What makes a Muslim radical?

by John L. Esposito & Dalia Mogahed
28 November 2006
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Washington, D.C. - Ask any foreign-policy expert how the West will know it is winning the war on terror, and the likely response will be, “When the Islamic world rejects radicalism.” But just who are Muslim radicals, and what fuels their fury? Every politician has a theory: radicals are religious fundamentalists; they are poor; they are full of hopelessness and hate. But those theories are wrong.

Based on a new Gallup World Poll of more than 9,000 interviews in nine Muslim countries, we find that Muslim radicals have more in common with their moderate brethren than is often assumed. If the West wants to reach the extremists, and empower the moderate Muslim majority, it must first recognise who it’s up against.



Fundamentally Similar

Because terrorists often hijack Islamic precepts for their own ends, pundits and politicians in the West sometimes portray Islam as a religion of terrorism. They often charge that religious fervour triggers radical and violent views. But the data say otherwise: there is no significant difference in religiosity between moderates and radicals. In fact, radicals are no more likely to attend religious services regularly than are moderates.





The Radically Rich

It’s no secret that many in the Muslim world suffer from crippling poverty and lack of education. But are radicals any poorer than their fellow Muslims? We found the opposite: there is indeed a key difference between radicals and moderates when it comes to income and education, but it is the radicals who earn more and who stay in school longer.



A Hopeful Future

Whenever a suicide bomber completes a deadly mission, the act is often attributed to hopelessness—the inability to find a job, earn a living, or support a family. But the politically radical are not more “hopeless” than the mainstream. More radicals expressed satisfaction with their financial situation and quality of life than their moderate counterparts, and a majority of them expected to be better off in the years to come.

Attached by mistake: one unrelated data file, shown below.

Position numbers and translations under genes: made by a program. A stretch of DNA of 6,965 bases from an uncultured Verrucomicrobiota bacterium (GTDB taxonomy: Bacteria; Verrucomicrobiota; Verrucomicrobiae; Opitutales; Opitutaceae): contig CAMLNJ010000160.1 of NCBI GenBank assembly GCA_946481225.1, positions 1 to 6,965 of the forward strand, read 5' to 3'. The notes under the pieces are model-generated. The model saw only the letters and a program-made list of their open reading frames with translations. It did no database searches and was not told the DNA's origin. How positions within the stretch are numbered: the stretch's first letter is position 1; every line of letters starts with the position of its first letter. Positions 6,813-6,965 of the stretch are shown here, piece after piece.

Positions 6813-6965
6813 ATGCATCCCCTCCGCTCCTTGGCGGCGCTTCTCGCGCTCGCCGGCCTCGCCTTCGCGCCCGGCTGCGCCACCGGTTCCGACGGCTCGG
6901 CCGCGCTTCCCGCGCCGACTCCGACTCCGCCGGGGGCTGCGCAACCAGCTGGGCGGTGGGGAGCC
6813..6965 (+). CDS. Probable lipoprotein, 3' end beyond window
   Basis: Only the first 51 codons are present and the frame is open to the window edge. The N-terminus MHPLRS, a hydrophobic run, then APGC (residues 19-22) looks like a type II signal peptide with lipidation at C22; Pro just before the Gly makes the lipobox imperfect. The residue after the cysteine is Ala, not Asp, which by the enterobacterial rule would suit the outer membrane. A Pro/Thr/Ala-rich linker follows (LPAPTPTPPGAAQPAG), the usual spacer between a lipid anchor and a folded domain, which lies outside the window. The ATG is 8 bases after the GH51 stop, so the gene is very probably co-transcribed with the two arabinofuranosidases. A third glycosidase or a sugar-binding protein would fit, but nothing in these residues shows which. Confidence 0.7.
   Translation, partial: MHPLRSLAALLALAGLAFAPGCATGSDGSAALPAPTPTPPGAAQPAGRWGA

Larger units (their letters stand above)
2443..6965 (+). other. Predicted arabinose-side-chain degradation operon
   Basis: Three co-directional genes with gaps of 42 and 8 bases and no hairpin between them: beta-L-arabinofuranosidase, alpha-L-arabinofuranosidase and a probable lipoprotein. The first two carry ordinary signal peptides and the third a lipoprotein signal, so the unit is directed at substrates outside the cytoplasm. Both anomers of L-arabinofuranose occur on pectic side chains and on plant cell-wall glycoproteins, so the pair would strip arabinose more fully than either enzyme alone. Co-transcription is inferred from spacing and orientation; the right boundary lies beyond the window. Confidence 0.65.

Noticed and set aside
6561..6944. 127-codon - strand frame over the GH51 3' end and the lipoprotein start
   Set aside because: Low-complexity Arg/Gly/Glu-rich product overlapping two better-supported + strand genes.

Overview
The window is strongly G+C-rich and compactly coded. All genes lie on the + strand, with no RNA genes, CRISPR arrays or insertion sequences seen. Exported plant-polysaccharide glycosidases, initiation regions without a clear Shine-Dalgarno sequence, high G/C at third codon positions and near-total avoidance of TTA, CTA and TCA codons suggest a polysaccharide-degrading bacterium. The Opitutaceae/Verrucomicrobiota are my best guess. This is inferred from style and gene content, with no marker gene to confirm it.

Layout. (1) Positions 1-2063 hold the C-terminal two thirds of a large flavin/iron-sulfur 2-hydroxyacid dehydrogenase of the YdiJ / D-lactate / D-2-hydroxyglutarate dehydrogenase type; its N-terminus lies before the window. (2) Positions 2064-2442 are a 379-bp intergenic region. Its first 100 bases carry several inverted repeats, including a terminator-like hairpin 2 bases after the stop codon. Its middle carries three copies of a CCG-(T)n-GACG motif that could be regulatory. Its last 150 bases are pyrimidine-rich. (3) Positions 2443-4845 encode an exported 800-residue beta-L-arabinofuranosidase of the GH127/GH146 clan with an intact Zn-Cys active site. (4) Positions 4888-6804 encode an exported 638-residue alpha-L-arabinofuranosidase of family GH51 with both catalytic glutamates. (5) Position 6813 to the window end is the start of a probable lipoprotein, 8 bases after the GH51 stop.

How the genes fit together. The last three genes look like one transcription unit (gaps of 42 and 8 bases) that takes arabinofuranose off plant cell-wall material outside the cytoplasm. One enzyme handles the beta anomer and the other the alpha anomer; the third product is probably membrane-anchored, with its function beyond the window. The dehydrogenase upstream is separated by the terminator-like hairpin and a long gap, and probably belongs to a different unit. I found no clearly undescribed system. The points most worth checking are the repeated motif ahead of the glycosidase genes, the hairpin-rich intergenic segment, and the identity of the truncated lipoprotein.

Extreme Esteem

The war on terror is premised on a key question: why do they hate us? The common answer from Washington is that Muslim radicals hate our way of life, our freedom, and our democracy. Not so. Both moderates and radicals in the Muslim world admire the West, in particular its technology, democratic system and freedom of speech.





The Way Forward

What, then, separates a Muslim moderate from a Muslim radical? Although almost all Muslims believe the West should show more respect for Islam, radicals are more likely to feel that the West threatens and attempts to control their way of life. Moderates, on the other hand, are more eager to build ties with the West through economic development. This divergence of responses offers policymakers a key opportunity to develop strategies to prevent the moderate mainstream from sliding away, and to check the persuasive power of those who would do us harm.

Note:Respondents who said 9/11 was unjustified (1 or 2 on a 5-point scale, where 1 is totally unjustified and 5 is completely justified) are classified as moderates. Respondents who said 9/11 was justified (4 or 5 on the same scale) are classified as radicals. The data for this poll were obtained during 2005-06 from Bangladesh, Egypt, Indonesia, Iran, Jordan, Lebanon, Morocco, Turkey, and Saudi Arabia. Approximately 1,000 in-home interviews were conducted in each country. The sampling mix of urban and rural areas is the statistical equivalent of surveying each nation’s adult population, with a statistical sampling error rate of +/- 3 percent.

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* John L. Esposito is professor of religion and international affairs and founding director of the Prince Alwaleed Bin Talal Center for Muslim-Christian Understanding at Georgetown University. Dalia Mogahed is executive director of Muslim studies for the Gallup Organization. This article is distributed by the Common Ground News Service (CGNews) and can be accessed at www.commongroundnews.org.

Source: Foreign Policy, November 2006, www.foreignpolicy.com
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